Exercise recommendation, again, this comes down to personal preference. If I were to give one piece of advice here I would tell you not to wimp out. If you’re doing legs, don’t just stick to leg extension and leg curls, get some compound movements in there, indeed, use compound movements as much as possible. Yes, it’ll hurt (you should know the difference between good pain and bad pain), but the rewards are worth it. I’ll give you a breakdown of my old routine in full. Once again, the rep ranges and set quantity herein are the ones I found worked the best for me. You may (and in all probability will) find a different rep range that works better for you; it’s all about experimentation.

Chest 12-18 sets
Flat bench 4, 4, 6, 6, 8 (Dumbell or Barbell, I believe dumbbell is better for a multitude of reasons)
Dips [possibly weighted](with forward lean) 6, 6, 8, 10
Incline Press 5, 5, 7, 7
Decline Press 4, 6, 8, 8
[Triceps (if you decide to incorporate them into this workout)] 6-8 sets]
V bar/rope cable pushdowns 6, 6, 8
Skullcrushers/Overhead Extension 6, 6, 8

Back (Emphasis on thickness) 12-18 sets
Deadlifts - 6, 6, 8, 8
T-Bar Rows - 6,7, 8
Chins – 6, 6, 6, 6
Overhand Wide Grip Cable Rows - 5, 6, 7, 8
Bent Over Rows 7, 7, 8
[Biceps (if you decide to incorporate them into this workout)] 6-8 sets]
Barbell Curls 6, 6, 8
Dumbell Curls, Preacher curls, Hammer Curls etc 4, 6, 8.

Shoulders 12-14 sets/Calves 5-8 sets
Overhead Dumbell Press/Military Press/Arnold Press 5, 5, 6, 8
Lateral Raise 6, 6, 8
Posterior Raise 8, 8, 8
Anterior Raise, 6, 8, 8
Calf Raise 10, 12, 12, 12, 14, 14 and a 5 stage dropset to finish.

Leg Day 18-22 sets(Prepare to go to WAR!)
Squats 4, 4, 5, 6, 8
Stiff Leg Deadlift 4, 4, 6, 6, 8
Leg Press 6, 7, 8
Leg Extension 8, 8
Leg Curl 5, 5, 6, 7, 8

Arm day 12-20 sets (combined)
V bar/rope cable pushdowns 6, 6, 8
Barbell Curls 6, 6, 8
Skullcrushers/Overhead Extension 6, 6, 8
Dumbell Curls, Preacher curls, Hammer Curls etc 4, 6, 8.

Why do I like dumbbells over barbells for heavy pressing movements? Well, I used bars pretty much exclusively for a year and a half. Not only did it right royally bugger my shoulder joints (giving me a recurring problem in my left shoulder that still exists to this day), but I also experienced hardly any growth. I moved to dumbbells, and my chest and shoulders grew more in three months than in the one and a half years I had been using bars. But, once again, you should use whatever apparatus gives you the best results.

You should also aim to change this routine around a little every two months or so, maybe move the rep ranges about, switch exercises etc to prevent a plateau. Your body will adapt to any stress you place upon it, our aim as bodybuilders is to never keep that stress the same, forcing the body to continually adapt and therefore progress and grow. Your body does not like change and will make every effort to stay in a stable state. If you keep doing the same thing for too long, your body will adapt and then stick and result in your progress faltering. You should aim to increase the amount of weight you are using for most exercises each time you step in the gym, this is another strategy to prevent a plateau. Even if it’s as small as 2.5 lbs, its still 2.5lbs you couldn’t do last week. Your strength gains will probably stall from time to time; try to use this as an indicator of when you need to switch it up.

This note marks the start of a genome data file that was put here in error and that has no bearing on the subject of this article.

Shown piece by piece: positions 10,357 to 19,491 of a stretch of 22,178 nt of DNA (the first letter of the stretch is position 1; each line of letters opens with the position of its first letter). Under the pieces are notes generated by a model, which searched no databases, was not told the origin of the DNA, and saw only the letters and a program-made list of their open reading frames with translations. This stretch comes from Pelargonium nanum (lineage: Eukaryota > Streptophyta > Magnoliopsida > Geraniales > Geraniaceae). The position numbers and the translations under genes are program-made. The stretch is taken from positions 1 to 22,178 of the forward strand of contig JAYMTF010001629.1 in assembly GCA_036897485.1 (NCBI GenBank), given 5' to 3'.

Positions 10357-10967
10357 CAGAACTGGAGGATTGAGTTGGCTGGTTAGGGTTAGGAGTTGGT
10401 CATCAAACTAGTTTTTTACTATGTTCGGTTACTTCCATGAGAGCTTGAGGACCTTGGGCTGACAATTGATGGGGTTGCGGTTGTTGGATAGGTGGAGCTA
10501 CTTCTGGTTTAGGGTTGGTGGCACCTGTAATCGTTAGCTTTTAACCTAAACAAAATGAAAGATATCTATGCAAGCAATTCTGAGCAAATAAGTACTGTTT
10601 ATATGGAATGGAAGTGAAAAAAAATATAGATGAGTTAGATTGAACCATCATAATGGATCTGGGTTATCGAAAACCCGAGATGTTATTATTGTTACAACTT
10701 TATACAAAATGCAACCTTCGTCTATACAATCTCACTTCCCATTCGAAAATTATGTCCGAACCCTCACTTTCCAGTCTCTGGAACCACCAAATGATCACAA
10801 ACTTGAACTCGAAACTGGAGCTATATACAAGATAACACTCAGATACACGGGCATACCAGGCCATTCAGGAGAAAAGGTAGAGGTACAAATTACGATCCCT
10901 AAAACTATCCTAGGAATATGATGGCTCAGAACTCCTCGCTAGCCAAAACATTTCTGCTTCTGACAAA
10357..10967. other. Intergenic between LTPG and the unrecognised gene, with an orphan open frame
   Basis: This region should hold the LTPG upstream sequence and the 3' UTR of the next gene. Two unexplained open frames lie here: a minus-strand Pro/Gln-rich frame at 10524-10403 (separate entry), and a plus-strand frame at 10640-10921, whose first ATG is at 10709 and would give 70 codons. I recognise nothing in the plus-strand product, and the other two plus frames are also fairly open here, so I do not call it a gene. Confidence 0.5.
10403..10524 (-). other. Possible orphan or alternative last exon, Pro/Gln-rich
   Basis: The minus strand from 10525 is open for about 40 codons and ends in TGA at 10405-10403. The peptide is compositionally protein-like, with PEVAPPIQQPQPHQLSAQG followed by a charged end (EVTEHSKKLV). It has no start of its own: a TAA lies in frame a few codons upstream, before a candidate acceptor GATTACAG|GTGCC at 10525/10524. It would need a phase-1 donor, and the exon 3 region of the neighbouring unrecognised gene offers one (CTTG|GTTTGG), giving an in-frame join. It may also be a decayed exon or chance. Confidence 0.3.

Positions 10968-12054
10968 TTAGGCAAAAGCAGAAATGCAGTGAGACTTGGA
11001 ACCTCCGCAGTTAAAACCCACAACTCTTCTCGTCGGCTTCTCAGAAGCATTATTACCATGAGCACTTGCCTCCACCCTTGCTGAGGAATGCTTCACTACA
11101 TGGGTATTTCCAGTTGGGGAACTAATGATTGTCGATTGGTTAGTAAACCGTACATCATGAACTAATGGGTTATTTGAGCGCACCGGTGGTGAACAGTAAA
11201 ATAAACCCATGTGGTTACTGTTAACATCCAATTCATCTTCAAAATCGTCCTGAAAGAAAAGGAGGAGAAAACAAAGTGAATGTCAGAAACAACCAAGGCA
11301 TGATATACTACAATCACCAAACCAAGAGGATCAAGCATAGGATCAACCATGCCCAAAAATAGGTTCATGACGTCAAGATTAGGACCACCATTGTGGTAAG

So, that’s it. The example routine above is set out for a hypertrophy (bulking) phase, if you wanted to use it for cutting, drop the reps down to the 3-7 range and also lower the volume a touch. I used this in a cutting phase and retained my muscle remarkably well though I also attribute my success to my nutrition and cardio strategies. I think I’ll leave those for another article though; it’s not the kind of thing you can cover in a paragraph!

Until next time,

Go heavy, go hard.

by James T. McRae

If you have any questions about this article, my e-mail address is
I am quite busy but am open to questions and will endeavour to respond to any queries in a timely manner.

About the Author

Job Role Sports Nutritionist and Social Media Coordinator Qualifications Bsc Sport and Exercise Science Steph has a competitive athletic background which spans 19 years. As a child she performed with the English Youth Ballet and had performed on the West End stage by the age of 10. Her enthusiasm for sport and fitness continued to grow as she did, encouraging her to learn more about nutrition and training. She began using her knowledge and personal experience to help others when she began coaching at the age of 16. From here, she went on to study Sport and Exercise Science at the University of Essex during which time she also received the Most Promising Newcomer Award from her University to mark her outstanding contribution to sport. During her first year of study she was introduced to partner stunt acrobatics and artistic gymnastics. After one year of dedicating herself to a lifestyle revolving around her sport, she was training with the best team in the UK who are currently ranked fifth in the world. Steph has worked in both the private and public sector coaching children and adults from grassroot to elite level as well as providing them with cutting edge advice on how to reach their goals. Steph has received awards for her choreography and has competed nationally and internationally meaning that she can back up her scientific knowledge with a wealth of experience. As our resident Sports Nutritionist, Steph is here to provide the most current and evidence based fitness, health and nutrition information to help you reach your health and fitness goals.
Post a Comment

Please wait...